Once furniture placement has been established, anchor the space with a good rug. Vintage rugs protected fine wood floors from muddy hunting boots, numerous hounds, and country parties. These rugs were handmade and vegetable dyed. Today’s production rugs lack some of the character of the older rugs, but can still lend the style and are always a smart choice to bring a space together.Equestrians love art, and art that includes the horse is always a favorite. Some equestrian artists have stood out through the years, with George Stubbs being immensely popular during England’s sporting days. His works are traditional, beautiful, and have color schemes that are easy with which to work. Reproductions of his paintings are available on the internet.No equestrian space would be complete without horse tack, the equipment leather goods used in riding and training horses. Whether you choose stainless steel stirrups or bits, old horseshoes, or leather strap goods, these pieces strategically placed are key elements to bring your space to life. A favorite of ours is a silver mint julep cup used to hold pens or flowers. Stirrups make good bookends. Harness brasses can be framed or mounted cleverly over light plates. Snaffle bits can serve as window panel tie backs. Equestrian books are another design element that is readily available and brings authenticity to your space. These books are available as novels, training books, or picture books.

To add softness and comfort to your space, yet still maintain style, consider adding needlepoint or horse themed equestrian pillows. Throw pillows come in many styles and colors. Look for traditional fabrics and authentic embellishments like fox hunt buttons, harness brasses, or other pieces of horse equipment.Bringing equestrian style to your home or space adds character. Horses have had a close relationship with man for most of human history. Only since the invention of the automobile have we been so distanced from him. Bring equestrian style to your home by using these design ideas, and bring horses into your decor.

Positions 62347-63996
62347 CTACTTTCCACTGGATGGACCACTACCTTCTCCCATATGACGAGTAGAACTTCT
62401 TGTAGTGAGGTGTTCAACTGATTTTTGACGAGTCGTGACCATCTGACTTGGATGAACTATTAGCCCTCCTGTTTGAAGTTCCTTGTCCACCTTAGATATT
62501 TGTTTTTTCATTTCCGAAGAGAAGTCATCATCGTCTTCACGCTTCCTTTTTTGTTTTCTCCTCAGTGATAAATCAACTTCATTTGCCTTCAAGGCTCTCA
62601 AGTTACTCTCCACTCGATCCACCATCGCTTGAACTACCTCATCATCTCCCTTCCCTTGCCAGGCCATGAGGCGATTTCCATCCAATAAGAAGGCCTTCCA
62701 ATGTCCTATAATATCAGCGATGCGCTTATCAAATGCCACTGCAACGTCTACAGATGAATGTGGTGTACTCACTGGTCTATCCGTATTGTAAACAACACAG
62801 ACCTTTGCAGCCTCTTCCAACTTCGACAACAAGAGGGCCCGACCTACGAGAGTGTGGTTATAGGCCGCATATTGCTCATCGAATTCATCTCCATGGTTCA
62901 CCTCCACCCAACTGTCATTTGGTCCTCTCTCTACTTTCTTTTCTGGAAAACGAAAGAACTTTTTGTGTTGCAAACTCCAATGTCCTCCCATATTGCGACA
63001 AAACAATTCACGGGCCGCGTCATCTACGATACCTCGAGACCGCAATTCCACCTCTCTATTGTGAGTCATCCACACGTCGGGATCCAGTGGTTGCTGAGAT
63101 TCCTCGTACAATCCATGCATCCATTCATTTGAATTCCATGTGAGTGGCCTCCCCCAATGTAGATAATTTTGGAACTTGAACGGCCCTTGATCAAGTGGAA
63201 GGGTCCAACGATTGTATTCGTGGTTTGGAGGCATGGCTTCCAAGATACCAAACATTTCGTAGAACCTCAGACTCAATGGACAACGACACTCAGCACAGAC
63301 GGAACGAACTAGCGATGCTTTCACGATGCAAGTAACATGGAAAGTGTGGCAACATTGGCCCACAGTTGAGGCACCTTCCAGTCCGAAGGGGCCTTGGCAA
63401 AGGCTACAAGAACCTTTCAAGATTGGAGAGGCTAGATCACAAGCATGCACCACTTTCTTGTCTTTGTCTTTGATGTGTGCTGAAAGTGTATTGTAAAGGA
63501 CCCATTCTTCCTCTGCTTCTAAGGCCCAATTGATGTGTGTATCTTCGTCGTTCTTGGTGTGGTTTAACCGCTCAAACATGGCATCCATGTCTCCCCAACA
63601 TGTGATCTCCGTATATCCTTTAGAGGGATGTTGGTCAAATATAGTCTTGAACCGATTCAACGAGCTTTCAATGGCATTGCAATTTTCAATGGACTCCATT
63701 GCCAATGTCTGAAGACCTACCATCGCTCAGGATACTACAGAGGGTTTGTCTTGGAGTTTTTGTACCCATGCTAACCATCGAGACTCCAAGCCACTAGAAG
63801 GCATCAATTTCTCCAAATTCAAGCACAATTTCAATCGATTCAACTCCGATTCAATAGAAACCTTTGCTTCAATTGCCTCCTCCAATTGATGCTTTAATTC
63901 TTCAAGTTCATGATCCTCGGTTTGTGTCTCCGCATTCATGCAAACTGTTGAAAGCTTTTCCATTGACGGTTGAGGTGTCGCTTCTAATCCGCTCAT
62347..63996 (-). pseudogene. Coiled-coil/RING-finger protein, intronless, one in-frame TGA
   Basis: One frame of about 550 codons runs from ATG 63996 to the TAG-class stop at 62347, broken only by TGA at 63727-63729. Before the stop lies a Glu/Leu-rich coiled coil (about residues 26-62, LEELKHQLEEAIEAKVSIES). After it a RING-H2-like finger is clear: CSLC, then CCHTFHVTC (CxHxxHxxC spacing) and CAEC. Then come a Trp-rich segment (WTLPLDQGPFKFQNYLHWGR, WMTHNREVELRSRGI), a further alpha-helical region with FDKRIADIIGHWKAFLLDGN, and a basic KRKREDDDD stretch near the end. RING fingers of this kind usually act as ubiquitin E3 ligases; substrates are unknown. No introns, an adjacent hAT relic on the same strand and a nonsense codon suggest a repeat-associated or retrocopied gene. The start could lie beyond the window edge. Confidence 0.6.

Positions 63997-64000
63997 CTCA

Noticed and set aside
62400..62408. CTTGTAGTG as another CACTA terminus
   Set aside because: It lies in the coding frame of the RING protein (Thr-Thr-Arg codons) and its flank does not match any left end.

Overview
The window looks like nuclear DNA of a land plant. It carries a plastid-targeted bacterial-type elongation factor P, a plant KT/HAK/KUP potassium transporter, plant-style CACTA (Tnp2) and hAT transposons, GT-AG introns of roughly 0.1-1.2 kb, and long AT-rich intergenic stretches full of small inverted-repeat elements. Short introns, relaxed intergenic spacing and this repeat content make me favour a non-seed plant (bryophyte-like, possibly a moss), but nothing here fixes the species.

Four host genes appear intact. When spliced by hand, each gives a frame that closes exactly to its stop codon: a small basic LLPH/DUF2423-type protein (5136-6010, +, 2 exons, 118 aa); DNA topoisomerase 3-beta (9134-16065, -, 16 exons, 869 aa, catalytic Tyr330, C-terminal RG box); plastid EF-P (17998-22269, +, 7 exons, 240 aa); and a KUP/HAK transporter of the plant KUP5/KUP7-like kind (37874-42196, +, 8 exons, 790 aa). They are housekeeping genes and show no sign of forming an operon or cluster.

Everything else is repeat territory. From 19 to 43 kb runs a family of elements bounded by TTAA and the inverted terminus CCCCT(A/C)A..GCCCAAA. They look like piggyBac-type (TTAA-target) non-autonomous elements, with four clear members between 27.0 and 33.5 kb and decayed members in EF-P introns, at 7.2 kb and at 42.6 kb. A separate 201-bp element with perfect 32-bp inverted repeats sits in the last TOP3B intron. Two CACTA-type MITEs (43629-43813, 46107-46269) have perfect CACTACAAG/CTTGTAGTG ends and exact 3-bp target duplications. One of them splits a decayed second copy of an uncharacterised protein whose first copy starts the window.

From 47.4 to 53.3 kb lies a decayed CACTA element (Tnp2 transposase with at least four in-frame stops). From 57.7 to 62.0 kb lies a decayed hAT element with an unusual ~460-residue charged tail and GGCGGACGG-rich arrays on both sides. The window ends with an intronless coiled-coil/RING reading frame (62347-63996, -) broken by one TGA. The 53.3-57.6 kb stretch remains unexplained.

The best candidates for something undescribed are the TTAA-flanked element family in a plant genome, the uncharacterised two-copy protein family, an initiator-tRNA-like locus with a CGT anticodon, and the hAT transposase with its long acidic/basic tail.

Why Was Classroom Training Rated So Poorly?

In “The Changing Nature of Organizations, Work, and Workplace,” Judith Heerwagen of J.H. Heerwagen & Associates and Kevin Kelly and Kevin Kampschroer of the U.S. General Service Administration note that work is now more: cognitively complex; team-based and collaborative; dependent on social skills; dependent on technological competence; time pressured; mobile and less dependent on geography.

Managers and employees need new skills to effectively manage these challenges- and they require learning and professional development options that go beyond traditional classroom training.